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Toward universally comparable handicaps

By by Louis Nel
Posted May 8, 2004

Related Links
Association Croquet North America – Louis Nel’s Website
Official Croquet World Rankings
Plotting CA handicaps against world ranking grades – Oxford Website
World Croquet Federation Website
“Standard Bisque Counts” Self-Administered Test


Which Croquet Association handicap in England corresponds to a 2.5 in New Zealand? Similar questions about Association Croquet handicaps of other member countries of the World Croquet Federation arise all the time. My basic task as WCF Handicapping Coordinator is to answer such questions in a systematic way. I have reached a point where the first batch of comparisons has become possible. In this article, I’d like to explain my approach and what lies ahead on the road to international handicap correspondence. And at the end of the article, I’ll invite you to assist in this effort by sending me your personal data from a self-administered “Standard Bisque Count” test.

I started out with naive optimism. Surely, I thought, the lowest handicap in each of the big croquet countries would be more or less equivalent. I hoped one could just go up in units of 0.5 from that common starting point to expand the correspondence. I was soon disillusioned.  I considered percentiles and quickly recognized their futility for this purpose. My thoughts then turned to World Ranking Grades -- a measure of ability common to all countries. Surely that would link equivalent handicaps. I was not the first to expect that.  Ian Plummer (Oxford Croquet Website) had already studied aspects of this. His plot of the Handicaps against World Ranking Grades of UK players revealed "a huge scatter of the data". He repeated this analysis for several other prominent countries, only to reveal a similar scatter in every case. The situation began to look quite chaotic.

They reminded me of the exponential curves arising in the mathematical modeling of many real world phenomena.

  It occurred to me that this scatter might become manageable if one used only the average Grade corresponding to each handicap. For example, the average Grade of the 15 graded UK players with handicap 0.5 was 1971 and for the eight players with handicap 1.0 it was 1829 (2002 data). I plotted these averages for all handicaps, and the outlook began to look more cheerful: these averages seemed to outline a curve, however roughly. I did the same for other countries and I noticed a resemblance.  They all reminded me of the exponential curves arising in the mathematical modeling of many real world phenomena. That was an encouraging breakthrough. I fitted an exponential curve (purple) to the crude curve formed by the averages (black) to get the following picture:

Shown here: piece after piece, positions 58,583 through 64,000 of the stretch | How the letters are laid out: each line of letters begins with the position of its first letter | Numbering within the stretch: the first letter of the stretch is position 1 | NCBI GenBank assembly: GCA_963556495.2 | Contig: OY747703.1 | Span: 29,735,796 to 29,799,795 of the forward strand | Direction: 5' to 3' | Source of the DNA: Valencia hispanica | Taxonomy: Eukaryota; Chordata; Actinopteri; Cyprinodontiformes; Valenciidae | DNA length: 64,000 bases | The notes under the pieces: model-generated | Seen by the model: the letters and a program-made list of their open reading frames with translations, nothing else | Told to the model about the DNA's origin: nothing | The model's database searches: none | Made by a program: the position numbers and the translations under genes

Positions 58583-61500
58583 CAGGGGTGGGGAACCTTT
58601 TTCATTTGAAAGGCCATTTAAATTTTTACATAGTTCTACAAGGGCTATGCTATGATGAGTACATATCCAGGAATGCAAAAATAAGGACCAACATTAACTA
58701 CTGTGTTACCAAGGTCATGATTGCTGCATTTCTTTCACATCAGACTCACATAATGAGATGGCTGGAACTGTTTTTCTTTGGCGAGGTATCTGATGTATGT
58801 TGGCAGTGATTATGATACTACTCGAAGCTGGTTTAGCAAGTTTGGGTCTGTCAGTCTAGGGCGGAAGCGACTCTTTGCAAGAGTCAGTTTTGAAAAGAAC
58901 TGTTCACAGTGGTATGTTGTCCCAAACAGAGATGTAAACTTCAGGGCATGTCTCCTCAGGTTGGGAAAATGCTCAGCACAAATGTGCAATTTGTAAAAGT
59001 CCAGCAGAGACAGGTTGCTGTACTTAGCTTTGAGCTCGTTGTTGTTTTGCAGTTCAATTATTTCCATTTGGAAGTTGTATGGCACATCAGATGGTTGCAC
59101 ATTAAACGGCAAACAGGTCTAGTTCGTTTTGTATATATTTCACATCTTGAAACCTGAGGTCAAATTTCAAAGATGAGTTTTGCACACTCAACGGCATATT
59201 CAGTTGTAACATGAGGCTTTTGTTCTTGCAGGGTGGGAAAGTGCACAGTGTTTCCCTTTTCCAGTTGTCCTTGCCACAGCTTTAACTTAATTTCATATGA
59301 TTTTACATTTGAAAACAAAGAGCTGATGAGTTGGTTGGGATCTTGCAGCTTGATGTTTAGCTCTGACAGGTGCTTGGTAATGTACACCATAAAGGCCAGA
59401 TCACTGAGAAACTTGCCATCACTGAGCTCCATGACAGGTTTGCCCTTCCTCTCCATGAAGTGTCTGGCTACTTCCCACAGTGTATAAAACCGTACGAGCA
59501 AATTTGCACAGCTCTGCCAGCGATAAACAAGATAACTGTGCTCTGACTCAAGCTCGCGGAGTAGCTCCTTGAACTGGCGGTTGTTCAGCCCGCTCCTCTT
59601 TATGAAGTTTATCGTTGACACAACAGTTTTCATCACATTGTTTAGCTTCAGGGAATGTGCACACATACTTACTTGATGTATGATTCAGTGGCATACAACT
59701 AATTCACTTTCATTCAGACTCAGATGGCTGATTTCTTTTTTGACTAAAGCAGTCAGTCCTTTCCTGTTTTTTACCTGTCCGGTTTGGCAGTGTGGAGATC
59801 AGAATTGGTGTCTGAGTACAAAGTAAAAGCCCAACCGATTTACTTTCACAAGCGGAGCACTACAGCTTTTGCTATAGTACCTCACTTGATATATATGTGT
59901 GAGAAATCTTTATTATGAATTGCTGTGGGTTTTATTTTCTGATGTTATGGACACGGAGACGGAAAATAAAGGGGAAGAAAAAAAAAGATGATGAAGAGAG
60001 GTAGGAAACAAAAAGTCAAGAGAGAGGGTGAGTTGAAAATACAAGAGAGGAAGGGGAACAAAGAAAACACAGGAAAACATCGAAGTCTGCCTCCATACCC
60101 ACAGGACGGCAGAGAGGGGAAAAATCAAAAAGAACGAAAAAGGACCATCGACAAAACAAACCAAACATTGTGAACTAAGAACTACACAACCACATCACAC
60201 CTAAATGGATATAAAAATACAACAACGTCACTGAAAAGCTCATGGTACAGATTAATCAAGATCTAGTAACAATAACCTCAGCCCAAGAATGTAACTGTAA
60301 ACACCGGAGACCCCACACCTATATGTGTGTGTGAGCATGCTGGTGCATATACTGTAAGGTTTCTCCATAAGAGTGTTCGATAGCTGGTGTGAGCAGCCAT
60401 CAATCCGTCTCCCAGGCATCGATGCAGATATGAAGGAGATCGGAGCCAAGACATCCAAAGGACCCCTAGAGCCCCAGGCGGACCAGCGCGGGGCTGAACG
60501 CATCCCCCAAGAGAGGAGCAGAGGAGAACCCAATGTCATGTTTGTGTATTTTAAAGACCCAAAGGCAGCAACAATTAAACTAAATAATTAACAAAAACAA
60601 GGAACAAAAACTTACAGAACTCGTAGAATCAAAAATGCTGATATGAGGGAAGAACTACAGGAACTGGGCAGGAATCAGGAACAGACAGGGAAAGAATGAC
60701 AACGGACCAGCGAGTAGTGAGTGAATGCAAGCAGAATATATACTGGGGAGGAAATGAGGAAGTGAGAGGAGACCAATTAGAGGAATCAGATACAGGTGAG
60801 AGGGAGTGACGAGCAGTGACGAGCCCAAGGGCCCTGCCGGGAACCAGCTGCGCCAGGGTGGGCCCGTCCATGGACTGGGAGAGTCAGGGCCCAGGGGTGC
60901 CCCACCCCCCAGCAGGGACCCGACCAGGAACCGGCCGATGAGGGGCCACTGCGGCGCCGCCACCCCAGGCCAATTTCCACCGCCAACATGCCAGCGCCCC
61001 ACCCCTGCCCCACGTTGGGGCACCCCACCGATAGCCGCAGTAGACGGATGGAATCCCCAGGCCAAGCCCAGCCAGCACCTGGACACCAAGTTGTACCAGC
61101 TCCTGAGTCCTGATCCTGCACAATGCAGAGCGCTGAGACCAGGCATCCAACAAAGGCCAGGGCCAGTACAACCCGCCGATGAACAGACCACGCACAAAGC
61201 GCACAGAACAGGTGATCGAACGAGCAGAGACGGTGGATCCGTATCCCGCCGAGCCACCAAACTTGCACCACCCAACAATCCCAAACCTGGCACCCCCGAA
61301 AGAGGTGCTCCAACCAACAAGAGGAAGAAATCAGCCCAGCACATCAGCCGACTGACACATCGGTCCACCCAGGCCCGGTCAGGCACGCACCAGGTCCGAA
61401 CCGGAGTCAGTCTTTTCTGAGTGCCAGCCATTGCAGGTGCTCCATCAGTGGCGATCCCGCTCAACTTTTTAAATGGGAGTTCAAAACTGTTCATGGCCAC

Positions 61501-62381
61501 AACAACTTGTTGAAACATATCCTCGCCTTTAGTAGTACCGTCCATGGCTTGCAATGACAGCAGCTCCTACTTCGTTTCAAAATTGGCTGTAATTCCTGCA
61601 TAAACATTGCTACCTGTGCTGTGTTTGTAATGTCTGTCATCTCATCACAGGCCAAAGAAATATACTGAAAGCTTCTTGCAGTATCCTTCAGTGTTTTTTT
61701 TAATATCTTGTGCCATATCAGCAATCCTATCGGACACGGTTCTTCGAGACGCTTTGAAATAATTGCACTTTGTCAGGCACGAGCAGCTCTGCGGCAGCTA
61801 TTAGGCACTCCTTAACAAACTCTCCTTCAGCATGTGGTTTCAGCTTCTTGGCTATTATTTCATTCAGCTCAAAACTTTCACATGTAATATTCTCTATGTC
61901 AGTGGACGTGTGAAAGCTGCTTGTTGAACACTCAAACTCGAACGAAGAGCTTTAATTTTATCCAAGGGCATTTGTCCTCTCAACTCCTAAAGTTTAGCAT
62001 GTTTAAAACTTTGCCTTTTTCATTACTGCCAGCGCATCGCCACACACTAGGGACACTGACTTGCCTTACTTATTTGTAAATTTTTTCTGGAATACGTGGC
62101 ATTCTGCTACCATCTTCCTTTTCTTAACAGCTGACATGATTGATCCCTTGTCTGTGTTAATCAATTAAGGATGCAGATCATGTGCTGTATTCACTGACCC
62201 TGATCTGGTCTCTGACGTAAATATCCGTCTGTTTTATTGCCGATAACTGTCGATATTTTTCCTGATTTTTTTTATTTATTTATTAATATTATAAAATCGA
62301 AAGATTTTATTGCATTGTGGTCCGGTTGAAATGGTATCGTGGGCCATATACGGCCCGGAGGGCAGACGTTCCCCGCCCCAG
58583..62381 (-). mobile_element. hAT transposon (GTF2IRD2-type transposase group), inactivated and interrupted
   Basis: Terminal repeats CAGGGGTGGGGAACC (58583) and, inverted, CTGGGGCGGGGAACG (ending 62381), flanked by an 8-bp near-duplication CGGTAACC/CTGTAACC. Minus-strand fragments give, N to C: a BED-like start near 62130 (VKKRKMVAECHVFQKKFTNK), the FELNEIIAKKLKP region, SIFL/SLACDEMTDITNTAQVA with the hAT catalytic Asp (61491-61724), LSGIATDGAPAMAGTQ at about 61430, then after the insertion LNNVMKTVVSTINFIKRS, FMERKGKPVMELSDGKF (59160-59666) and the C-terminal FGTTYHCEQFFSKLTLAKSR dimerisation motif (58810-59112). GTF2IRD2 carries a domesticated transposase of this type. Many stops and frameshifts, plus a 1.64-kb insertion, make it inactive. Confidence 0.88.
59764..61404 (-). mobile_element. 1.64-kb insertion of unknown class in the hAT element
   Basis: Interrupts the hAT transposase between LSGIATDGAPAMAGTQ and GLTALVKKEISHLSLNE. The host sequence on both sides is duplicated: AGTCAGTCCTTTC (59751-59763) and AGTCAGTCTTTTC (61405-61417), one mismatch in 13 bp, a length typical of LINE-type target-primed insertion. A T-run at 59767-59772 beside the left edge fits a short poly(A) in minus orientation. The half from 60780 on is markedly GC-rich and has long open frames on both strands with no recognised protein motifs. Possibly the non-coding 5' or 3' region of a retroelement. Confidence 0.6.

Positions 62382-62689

English Croquet Association Average Grades and Fitted Grades Chart

Note that in this chart as well as the ones to follow, the numbers on the horizontal axis denote handicap steps, not handicaps. Handicap step 1 represents the lowest handicap, step 2 the second lowest, and so on.

The CA [English Croquet Association] data (Graded players in 2002) was kindly provided by Ian Plummer. The handicap system of the CA is regularly updated from actual handicap play (automatic system) as well as from level play results.

Let us call the Grades arising from the exponential curve Fitted Grades and use the following notation:

   x denotes the handicap step
   A(x) denotes the Average Grade at step x (black dots in the chart).
   F(x) denotes the Fitted Grade at step x (purple dots in the chart).

  It should be noted that the fitted smooth curve is not an arbitrary choice. It is derived from the Average Grades A(x) by a certain method that gives a Best Fitting Curve. The general reader need not be concerned with a detailed description of the method. To scientific types it can be explained briefly as follows. The smooth curve is an exponential curve of the special form

     y =  a + b exp(-cx)

where a, b and c are numerical constants. These constants are chosen so as to minimize the Root Mean Square Difference A(x) - F(x) over the relevant handicap steps x.  The constants then define the Best Fitting Curve and its value at x gives the Fitted Grade F(x) = a + b exp(-cx).